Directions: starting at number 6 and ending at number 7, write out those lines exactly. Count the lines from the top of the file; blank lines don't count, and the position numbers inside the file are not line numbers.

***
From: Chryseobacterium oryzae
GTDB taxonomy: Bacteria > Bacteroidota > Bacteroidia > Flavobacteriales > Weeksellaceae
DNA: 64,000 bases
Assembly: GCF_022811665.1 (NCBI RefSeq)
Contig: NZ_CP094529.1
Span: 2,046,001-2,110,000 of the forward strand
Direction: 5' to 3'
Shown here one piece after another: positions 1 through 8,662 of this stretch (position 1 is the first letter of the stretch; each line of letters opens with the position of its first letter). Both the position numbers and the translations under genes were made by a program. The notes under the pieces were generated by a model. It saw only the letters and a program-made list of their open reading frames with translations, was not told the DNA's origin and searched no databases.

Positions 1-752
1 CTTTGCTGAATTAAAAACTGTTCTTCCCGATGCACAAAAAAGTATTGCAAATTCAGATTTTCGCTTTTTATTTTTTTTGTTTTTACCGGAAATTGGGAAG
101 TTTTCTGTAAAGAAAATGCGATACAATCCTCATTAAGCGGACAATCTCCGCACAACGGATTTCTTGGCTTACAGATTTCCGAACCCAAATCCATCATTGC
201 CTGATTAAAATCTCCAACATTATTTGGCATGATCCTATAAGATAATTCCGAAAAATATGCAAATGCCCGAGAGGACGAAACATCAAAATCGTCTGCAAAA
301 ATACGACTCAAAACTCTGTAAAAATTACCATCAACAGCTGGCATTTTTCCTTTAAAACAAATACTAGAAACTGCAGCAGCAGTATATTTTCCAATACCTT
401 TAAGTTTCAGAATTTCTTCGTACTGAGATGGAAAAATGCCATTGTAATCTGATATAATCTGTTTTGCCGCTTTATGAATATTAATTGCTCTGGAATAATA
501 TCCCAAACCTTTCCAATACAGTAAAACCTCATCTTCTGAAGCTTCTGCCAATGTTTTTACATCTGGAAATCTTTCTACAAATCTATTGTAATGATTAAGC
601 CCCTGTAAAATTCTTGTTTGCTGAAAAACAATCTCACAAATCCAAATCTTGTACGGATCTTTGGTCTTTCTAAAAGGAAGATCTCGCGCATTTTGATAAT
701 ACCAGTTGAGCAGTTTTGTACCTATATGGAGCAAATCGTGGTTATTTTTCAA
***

Span: 2,046,001-2,110,000 of the forward strand
Direction: 5' to 3'